Monday, September 21, 2009
New York's next governor?
(Above, Andrew Cuomo, New York State Attorney General; on left, Virgil "The Turk" Sollozzo, villain in The Godfather)
When President Obama's emissaries asked the unpopular Governor Paterson of New York last year not to run for reelection in 2010 "for the good of the Democratic party," what they meant, of course, was "for the good of Obama." Obama's strategists saw Andrew Cuomo as the best Democratic bet to beat Rudolph Giuliani in the next gubernatorial election. (Cuomo was the only one who consistently polled ahead of Giuliani, who has since disavowed any interest in running for Governor.) Since Giuliani was seen at the time as a potential Republican threat to the President in 2012, Obama's people wanted to stop him in his tracks. But ever since, Cuomo has been the presumptive Democratic nominee and front-runner.
On Saturday, Cuomo finally announced what everyone already knew, that he was running for Governor.
I actually think Cuomo has done an excellent job as Attorney General. Of course, it's easier to look good as AG than as Governor. Just ask Eliot Spitzer. As AG you get to satisfy the public by going after the obvious bad guys, a role which tends to make you look like you'd be right at home at the Round Table. As Governor, you have to, well, govern, a role which tends to make you look like just another politician. Giuliani went through much the same evolution. Giuliani was an excellent U.S. Attorney General, going after the Mafia and insider traders alike. He was an okay Mayor, and got far too much credit for simply being in office and not falling apart on 9/11. And he was a dismal failure in his most recent political incarnation as neocon Presidential candidate.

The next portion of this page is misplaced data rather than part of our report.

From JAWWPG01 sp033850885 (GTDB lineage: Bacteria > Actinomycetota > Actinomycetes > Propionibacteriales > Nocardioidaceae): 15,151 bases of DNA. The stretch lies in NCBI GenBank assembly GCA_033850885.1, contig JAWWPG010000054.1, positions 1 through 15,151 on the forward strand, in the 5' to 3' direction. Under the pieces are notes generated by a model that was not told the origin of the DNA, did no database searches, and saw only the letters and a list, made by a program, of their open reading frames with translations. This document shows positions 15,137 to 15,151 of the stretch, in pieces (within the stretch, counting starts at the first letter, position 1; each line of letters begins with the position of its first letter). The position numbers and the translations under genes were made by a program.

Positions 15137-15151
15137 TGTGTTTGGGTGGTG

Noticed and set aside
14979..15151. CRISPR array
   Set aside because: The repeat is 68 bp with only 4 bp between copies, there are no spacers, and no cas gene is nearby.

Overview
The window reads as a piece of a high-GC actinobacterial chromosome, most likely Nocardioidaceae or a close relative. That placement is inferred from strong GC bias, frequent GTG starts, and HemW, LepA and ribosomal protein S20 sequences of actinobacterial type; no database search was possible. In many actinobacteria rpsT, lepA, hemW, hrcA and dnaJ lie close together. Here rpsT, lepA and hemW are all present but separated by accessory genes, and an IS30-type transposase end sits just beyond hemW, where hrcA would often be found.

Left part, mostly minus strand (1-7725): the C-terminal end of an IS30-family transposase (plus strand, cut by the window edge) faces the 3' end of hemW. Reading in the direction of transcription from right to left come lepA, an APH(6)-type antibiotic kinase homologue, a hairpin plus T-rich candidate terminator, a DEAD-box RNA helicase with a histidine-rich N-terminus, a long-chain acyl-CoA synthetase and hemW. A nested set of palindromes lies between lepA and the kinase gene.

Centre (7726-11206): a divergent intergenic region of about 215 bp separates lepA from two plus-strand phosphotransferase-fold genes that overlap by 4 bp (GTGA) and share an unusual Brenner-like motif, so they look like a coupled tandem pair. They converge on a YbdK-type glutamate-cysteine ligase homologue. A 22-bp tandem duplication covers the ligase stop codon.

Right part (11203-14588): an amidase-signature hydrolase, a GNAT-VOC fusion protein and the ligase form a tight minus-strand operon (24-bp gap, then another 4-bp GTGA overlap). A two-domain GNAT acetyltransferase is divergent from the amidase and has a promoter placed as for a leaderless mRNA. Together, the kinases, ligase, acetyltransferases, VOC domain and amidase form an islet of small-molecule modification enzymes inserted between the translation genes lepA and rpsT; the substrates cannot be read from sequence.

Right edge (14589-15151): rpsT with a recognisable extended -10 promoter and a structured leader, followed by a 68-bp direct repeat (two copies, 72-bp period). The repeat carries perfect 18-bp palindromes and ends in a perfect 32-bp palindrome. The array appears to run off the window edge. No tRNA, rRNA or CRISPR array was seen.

When Francis Ford Coppola was casting for the role of Virgil "The Turk" Sollozzo, the evil Mafioso in The Godfather, he looked for the greasiest, most menacing actor he could find. He settled on Al Lettieri, who played the role with a wonderful unctuousness. ("Michael," he purred with his oily baritone after shooting Don Corleone, "It was only business.")
Every time I see a picture of Andrew Cuomo, I'm struck by how much he resembles Lettieri-as-Sollozzo. Coincidentally, Cuomo's father, former NY governor Mario, an avowed liberal, was long rumored to have Mafia connections. I don't know if this is true. But I do know that Mario Cuomo was given a $50,000 campaign contribution by Anthony Scotto, a made member of the Gambino family, when he first ran for lieutenant governor. (Who knew the Mafia were such bleeding hearts? Or maybe it was only business.)
Let's hope that Andrew, if elected, breaks free from the pattern that has dogged other AG's. And let's hope that resemblance to Sollozzo is purely physical.